Why Complaining Is Hurting Your Relationship

By

Why Complaining Is Hurting Your Relationship
All that negativity definitely isn't helping.

Dear Dr. Romance,

I do not like my job, I have two more classes before I complete my masters in HR to move to a better position and recently passed the PHR certification. I was talking with my boyfriend about the environment at the company and how they are always threatening to fire people as their way to get people to perform better. They are also very picky. I realize that this is the company's way of life. His response was, "You act like it is your God-given right to work at the company just because you work hard." I was really shocked with the statement because he is always complaining about his job and his manager. So when I pointed this out, he said that when he complains it's about something specific. First, I was really hurt, but the more I think about it the more irritated I become. As if its okay for him to complain, but not me. Please advise me how to handle this.

 

Dear Reader,

Congratulations on your achievements. Complaining is not a right or a privilege. We live in a land of free speech, so it's permissable, but that doesn't make it a great idea. Complaining drags you down, and is also a negative pull on those around you. No matter who is complaining, it doesn't help make anything better. It is helpful to blow off steam a little when you're frustrated or disappointed, but when it becomes habitual, it's destructive. Why not make a deal with your boyfriend that you can each complain once about something, then switch your focus to something that would make it better. It's not helpful to your relationship to get into competition about complaining.  Instead, why not compete about who can make the other laugh most, or who can find the most solutions instead. Attitude — From Negative To Gratitude will help both of you uplift your relationship. Love Styles: How To Celebrate Your Differences
shows you how to enjoy each other rather than compete to out-complain each other.

For low-cost counseling, find me at LoveForever.com

This article was originally published at Dr. Romance Blog. Reprinted with permission.

More relationship advice on YourTango:

Article contributed by
Advanced Member

Dr. Tina Tessina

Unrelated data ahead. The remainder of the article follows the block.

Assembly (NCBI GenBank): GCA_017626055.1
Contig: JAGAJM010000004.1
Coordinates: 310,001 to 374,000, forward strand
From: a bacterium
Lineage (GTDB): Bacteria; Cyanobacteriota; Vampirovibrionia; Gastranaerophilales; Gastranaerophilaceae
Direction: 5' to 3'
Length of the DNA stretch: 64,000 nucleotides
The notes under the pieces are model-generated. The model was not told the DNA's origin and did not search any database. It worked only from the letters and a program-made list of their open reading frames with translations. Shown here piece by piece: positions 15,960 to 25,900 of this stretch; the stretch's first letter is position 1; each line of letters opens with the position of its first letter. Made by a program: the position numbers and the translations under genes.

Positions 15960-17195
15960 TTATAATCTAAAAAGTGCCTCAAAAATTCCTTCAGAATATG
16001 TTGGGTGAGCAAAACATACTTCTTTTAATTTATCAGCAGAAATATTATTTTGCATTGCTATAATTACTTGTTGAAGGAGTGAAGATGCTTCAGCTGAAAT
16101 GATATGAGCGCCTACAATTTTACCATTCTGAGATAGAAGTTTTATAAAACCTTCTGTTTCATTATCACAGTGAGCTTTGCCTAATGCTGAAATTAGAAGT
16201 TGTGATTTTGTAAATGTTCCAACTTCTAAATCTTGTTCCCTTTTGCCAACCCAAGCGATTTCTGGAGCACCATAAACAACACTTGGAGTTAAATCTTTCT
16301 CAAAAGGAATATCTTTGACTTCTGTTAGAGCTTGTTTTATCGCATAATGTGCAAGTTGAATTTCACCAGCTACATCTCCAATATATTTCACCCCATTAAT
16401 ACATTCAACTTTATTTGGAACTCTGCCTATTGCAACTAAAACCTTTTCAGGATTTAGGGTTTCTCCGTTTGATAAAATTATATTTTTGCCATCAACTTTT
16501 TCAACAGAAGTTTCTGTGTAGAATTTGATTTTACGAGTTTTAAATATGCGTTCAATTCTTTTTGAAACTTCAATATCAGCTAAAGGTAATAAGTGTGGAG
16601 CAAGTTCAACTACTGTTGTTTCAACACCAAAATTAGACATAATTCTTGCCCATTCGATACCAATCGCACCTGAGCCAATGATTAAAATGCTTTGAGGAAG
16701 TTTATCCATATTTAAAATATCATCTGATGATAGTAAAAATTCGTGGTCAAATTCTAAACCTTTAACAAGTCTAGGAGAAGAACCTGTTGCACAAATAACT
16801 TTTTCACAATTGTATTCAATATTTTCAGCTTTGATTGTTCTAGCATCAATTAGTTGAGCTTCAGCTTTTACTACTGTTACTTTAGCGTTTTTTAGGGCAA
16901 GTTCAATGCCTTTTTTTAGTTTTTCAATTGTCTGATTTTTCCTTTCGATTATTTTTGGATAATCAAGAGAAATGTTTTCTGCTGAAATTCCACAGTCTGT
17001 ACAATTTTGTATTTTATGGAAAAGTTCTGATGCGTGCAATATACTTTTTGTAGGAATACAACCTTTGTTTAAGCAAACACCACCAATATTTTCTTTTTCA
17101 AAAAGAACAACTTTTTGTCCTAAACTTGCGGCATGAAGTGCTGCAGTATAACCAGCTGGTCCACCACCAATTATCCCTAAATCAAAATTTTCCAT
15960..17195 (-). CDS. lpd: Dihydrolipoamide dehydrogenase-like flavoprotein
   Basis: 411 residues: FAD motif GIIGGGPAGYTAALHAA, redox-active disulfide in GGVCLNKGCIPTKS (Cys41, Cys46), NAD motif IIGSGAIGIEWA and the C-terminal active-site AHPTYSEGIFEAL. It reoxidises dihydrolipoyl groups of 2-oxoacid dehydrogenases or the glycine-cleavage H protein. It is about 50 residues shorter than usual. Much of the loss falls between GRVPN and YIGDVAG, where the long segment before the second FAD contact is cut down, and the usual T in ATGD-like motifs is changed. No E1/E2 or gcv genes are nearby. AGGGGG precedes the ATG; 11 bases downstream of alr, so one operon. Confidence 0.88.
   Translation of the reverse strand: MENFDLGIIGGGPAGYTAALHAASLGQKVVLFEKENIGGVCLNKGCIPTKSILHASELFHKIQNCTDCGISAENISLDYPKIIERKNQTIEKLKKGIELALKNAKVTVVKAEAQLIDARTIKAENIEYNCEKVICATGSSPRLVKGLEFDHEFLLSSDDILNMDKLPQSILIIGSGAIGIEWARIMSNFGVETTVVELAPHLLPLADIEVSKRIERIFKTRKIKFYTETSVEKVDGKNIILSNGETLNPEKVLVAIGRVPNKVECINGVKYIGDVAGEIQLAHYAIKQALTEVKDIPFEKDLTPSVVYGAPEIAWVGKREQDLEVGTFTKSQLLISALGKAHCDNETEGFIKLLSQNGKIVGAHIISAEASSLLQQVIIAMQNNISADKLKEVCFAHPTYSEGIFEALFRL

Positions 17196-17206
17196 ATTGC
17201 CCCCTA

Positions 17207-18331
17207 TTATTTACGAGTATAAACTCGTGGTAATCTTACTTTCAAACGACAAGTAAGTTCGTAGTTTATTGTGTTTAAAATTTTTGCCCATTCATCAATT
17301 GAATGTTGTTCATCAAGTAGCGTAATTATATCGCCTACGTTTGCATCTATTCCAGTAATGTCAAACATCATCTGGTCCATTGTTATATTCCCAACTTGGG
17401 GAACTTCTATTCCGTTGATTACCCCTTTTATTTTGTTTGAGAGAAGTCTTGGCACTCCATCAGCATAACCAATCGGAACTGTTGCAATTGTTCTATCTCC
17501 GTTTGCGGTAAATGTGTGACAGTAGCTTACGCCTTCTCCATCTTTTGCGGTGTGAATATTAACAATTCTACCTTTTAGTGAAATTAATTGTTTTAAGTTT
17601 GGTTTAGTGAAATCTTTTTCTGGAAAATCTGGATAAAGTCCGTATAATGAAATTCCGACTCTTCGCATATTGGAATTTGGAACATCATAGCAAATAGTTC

Author

Tina B. Tessina, Ph.D.
http://www.tinatessina.com
tina@tinatessina.com
562-438-8077
Dr. Romance Blog: http://drromance.typepad.com/dr_romance_blog/
http://www.twitter.com/tinatessina
http://www.facebook.com/#!/DrRomanceBlog
Amazon author page http://amzn.to/rar7RC
 

Location: Long Beach, CA
Credentials: LMFT, MFT, PhD
Other Articles/News by Dr. Tina Tessina:

Dr. Romance asks: Are the Post-Holiday Blues getting you down?

By

Everyone is relieved when the holidays are over, and sometimes disappointed. If you're worn out, it's worth your while to take the time to recharge a little, and pamper yourself. Dr. Romance gives  4 Tips for handling Post-holiday blues * If you are disappointed, and the holidays let you down in some way, process that first. Write in your ... Read more

Dear Dr. Romance: How Do I Stop My Husband's Ex-Wife from Smother

By

Dear Dr. Romance:  My husband has a son with his ex-wife.  He is 12, but she still invites him to sleep in her bed. How old is too old to be sleeping with Mom?  I know kids from divorced parents have different issues-- one being how a child should sleep, what manners to follow, at what time to do their chores, homework, etc. I think ... Read more

Creating Family Acceptance

By

Lately, I’ve gotten so many anguished questions from people who are being criticized and rejected by family for making relationship choices the families don’t like, usually for cultural or religious reasons, that I changed my mind about what I was going to write this month. If your choice of a partner, lifestyle, religion or place to live has ... Read more

See More

 
My Videos
ASK YOURTANGO MORE QUESTIONS
Must-see Videos
SEE MORE VIDEOS
Most Popular